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Posted on 05/28/2018 in Gluten Free Blogs

Is Gluten the Villain?

Is Gluten the Villain?

This protein found in many common foods may not be as bad as it’s made out to be

Gluten has recently been a subject of debate worldwide, for being incriminated in various health disorders and diseases ranging from simple digestive issues and weight gain, to cancer and autoimmune disorders. Food sans gluten is supposedly a cure for most of your health woes. Here’s a look at the pros and cons of gluten.

What is gluten?

Gluten is the main storage protein of wheat grains. The word gluten is derived from the Latin word for ‘glue’ because it has glue-like property of wet dough. It is the gluten which makes the dough elastic and gives bread the ability to rise when baked. Hence, it is commonly used as an additive in processed foods for improved texture, moisture retention and flavour.

Gluten is a complex mixture of hundreds of proteins, mainly gliadin and glutenin. Gliadin is responsible for most of the negative health effects. It is commonly found in grains like wheat, rye, oats and barley.

Foods high in gluten

The most common sources of gluten in the diet are wheat, rye, barley, oats, spelt, bread, pasta, cereals, beer, cakes, pizza, cookies and pastries.

Wheat is also added to all sorts of processed foods. If you want to avoid it, then check food labels for gluten content.

Naturally gluten-free

If at all you need to avoid gluten, it’s better to choose foods that are naturally gluten-free, rather than processed gluten-free products.

Grains and seeds: Arrowroot, amaranth, buckwheat, corn, rice, quinoa, flax, millet, sorghum and tapioca.
Whole foods: Meat, fish and seafood, dairy products, eggs, fruits, vegetables, legumes, nuts, tubers, and fats such as oils and butter.

Is gluten-free healthy?

More and more people worldwide are adopting gluten-free diets not because they have celiac disease or gluten sensitivity but simply because they regard gluten-free diet to be healthy. However, some research has shown that gluten-free products contain more calories than gluten-containing foods. Gluten-free breads have more lipids and saturated fat than normal gluten breads. Moreover, foods with gluten contain up to three times more protein than their gluten-free counterparts. Gluten-free products tend to be low in nutrients and fibre. They often have added sugar and fats to make them more palatable.

Research has shown that people following long-term gluten-free diets had lower intake of fibre, folate, niacin, B12, magnesium, iron, zinc, manganese and selenium. Another study found people consume significantly more carbohydrates when following a gluten-free regimen.

But for those who are diagnosed with celiac disease, they have to abstain from gluten-containing foods for their entire life. And for those who are suffering from gluten sensitivity can eliminate gluten-rich foods for four-six months from their diet and reintroduce one food at a time to check for adverse reactions and their severity, and plan their diet based on that.

Weight loss and gluten

Proponents of the gluten-free way of eating claim that it can assist weight loss. Many people who skip gluten end up not eating carbohydrates intentionally or even unintentionally. This weight loss is often due to cutting out an entire food group (such as breads and cereals). That means they’re eating fewer calories, which naturally leads to weight loss. It’s not because they’ve cut out gluten. However, if you are just replacing gluten-containing grains with their gluten-free counterparts, you may not see any weight loss. You may even gain weight if you consume more calories thinking that gluten-free products are healthy so you can binge on other things.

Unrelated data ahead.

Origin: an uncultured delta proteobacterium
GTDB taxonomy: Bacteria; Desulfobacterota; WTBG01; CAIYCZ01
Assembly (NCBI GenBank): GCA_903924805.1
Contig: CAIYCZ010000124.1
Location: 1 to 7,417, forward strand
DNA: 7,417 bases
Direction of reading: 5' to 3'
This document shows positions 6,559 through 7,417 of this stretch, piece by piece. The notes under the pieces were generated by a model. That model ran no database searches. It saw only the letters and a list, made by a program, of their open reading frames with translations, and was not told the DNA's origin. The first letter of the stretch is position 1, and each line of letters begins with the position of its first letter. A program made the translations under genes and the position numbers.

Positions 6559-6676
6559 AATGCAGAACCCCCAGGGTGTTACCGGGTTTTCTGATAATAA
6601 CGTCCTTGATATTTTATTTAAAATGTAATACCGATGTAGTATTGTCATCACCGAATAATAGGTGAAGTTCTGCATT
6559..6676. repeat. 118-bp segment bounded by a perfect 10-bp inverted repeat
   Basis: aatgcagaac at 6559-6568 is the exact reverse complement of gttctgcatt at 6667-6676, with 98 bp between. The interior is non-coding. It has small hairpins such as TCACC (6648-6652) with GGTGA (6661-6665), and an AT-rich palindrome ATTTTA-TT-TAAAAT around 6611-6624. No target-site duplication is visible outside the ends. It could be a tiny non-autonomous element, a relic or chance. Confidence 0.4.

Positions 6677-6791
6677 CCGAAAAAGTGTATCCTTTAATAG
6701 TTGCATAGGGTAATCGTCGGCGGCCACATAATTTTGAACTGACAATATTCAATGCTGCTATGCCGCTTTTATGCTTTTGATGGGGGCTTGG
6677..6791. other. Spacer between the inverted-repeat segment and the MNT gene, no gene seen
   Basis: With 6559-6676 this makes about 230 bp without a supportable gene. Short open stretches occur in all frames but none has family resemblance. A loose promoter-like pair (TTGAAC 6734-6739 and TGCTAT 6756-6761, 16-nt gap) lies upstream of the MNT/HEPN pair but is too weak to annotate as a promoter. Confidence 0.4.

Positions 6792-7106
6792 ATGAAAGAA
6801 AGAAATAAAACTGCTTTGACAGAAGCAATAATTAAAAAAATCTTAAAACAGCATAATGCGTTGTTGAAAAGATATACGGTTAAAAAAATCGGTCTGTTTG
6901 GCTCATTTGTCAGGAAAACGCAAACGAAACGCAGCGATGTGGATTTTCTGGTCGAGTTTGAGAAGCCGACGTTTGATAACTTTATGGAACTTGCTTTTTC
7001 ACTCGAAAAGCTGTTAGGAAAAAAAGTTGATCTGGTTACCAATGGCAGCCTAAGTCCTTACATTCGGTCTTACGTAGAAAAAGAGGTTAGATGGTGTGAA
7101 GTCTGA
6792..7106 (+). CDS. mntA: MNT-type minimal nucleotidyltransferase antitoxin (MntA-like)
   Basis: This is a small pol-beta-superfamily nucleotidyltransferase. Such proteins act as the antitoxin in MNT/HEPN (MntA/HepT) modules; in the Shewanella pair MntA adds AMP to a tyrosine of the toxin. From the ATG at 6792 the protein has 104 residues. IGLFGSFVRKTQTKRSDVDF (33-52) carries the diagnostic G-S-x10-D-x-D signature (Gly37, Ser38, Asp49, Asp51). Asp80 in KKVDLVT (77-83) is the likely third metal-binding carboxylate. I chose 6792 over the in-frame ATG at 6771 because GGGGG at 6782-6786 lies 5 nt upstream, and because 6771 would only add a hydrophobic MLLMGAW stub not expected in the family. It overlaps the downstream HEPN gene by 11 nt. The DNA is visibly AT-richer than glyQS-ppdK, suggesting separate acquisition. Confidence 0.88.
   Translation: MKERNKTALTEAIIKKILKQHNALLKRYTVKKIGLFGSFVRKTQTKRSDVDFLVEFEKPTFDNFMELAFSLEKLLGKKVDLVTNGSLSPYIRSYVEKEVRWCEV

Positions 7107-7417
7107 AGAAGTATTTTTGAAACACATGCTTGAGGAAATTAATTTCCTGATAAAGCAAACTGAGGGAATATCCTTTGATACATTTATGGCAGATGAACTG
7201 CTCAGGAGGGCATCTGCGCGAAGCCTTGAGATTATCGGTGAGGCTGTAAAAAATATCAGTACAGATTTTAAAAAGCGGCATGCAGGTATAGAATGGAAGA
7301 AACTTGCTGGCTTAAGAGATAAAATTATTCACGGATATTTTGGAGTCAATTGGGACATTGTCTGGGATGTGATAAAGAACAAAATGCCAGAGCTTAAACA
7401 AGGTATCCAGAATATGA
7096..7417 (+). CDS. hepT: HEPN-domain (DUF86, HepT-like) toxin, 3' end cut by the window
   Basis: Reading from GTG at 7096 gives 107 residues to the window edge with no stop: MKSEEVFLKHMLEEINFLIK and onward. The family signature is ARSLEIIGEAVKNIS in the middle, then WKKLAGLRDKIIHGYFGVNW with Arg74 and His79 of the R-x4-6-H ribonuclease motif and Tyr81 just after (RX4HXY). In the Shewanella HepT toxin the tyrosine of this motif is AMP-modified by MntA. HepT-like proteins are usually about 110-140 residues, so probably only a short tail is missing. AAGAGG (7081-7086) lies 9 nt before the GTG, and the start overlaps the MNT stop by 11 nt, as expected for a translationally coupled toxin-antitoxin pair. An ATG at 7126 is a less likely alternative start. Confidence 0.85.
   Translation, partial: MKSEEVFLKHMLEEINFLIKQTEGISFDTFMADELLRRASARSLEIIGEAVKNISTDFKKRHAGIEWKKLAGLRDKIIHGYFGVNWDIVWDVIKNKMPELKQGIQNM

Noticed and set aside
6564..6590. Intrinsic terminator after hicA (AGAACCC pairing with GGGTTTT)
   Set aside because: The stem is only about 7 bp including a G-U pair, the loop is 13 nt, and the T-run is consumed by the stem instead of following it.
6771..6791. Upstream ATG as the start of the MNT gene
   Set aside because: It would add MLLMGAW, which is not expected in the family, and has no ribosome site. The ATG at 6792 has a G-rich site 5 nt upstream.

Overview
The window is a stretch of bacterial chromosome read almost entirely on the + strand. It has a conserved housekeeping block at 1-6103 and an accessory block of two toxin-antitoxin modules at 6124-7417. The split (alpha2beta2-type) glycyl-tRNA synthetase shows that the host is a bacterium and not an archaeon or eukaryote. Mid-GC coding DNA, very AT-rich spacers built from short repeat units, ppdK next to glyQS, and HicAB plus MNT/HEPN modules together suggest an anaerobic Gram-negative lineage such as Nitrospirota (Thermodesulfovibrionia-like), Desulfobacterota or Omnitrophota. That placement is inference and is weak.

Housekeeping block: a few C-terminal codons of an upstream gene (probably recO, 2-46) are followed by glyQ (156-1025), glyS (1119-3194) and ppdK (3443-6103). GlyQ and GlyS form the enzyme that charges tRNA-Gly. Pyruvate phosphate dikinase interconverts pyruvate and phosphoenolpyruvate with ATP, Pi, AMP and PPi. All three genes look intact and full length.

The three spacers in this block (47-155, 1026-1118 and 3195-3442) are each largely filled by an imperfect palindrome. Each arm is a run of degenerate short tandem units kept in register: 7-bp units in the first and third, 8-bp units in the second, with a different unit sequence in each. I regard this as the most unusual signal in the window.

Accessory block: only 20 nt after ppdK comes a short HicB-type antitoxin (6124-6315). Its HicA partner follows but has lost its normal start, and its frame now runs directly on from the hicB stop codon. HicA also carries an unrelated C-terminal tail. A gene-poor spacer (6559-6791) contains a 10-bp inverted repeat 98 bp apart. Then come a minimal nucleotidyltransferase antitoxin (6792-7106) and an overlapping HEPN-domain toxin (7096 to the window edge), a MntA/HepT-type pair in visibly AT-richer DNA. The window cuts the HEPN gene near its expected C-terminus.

Does gluten cause harm?

Most people have no problems with gluten. However, for some people it can cause major health issues such as:

Celiac disease: Historically, gluten was thought to pose more problems only for one-two per cent of the population who suffer from autoimmune celiac disease. It is the most severe form of gluten intolerance where the body treats gluten as a foreign invader. While attacking the gluten, the body damages the lining of the gut wall, causing nutrient deficiencies, anaemia, weight loss and severe digestive issues such as chronic constipation, diarrhoea and bloating. The cornerstone of treatment is a lifetime of strict gluten-free diet.

Wheat allergy: For about one per cent of the population, a wheat allergy may be causing digestive issues after consuming gluten. With food allergies, the body triggers an attack against the problem food, resulting in immediate symptoms such as itching, swelling and hives. For many, more severe symptoms occur such as trouble in breathing and swallowing, a drop in blood pressure and loss of consciousness. People with food allergies must avoid the offending foods, even miniscule amounts. A past exposure may have been mild, but future contact with the allergen can result in a stronger and potentially life-threatening, reaction.

Non-celiac gluten sensitivity: Non-celiac gluten sensitivity (also known as gluten sensitivity) is neither an allergic nor an autoimmune response. The diagnosis is made when a patient reacts negatively to gluten. The symptoms often overlap with those of celiac disease. While symptoms negatively affect quality of life, the intestines are not damaged. The symptoms include stomach pain, bloating, heartburn, joint pains, headache and migraine, skin rashes, fatigue and insomnia.

However, some experts believe this isn’t a real condition. They think the adverse effects are imaginary or caused by substances other than gluten.

Hena Nafis is a consultant nutritionist and the owner of nutrition and lifestyle clinic Nutrience


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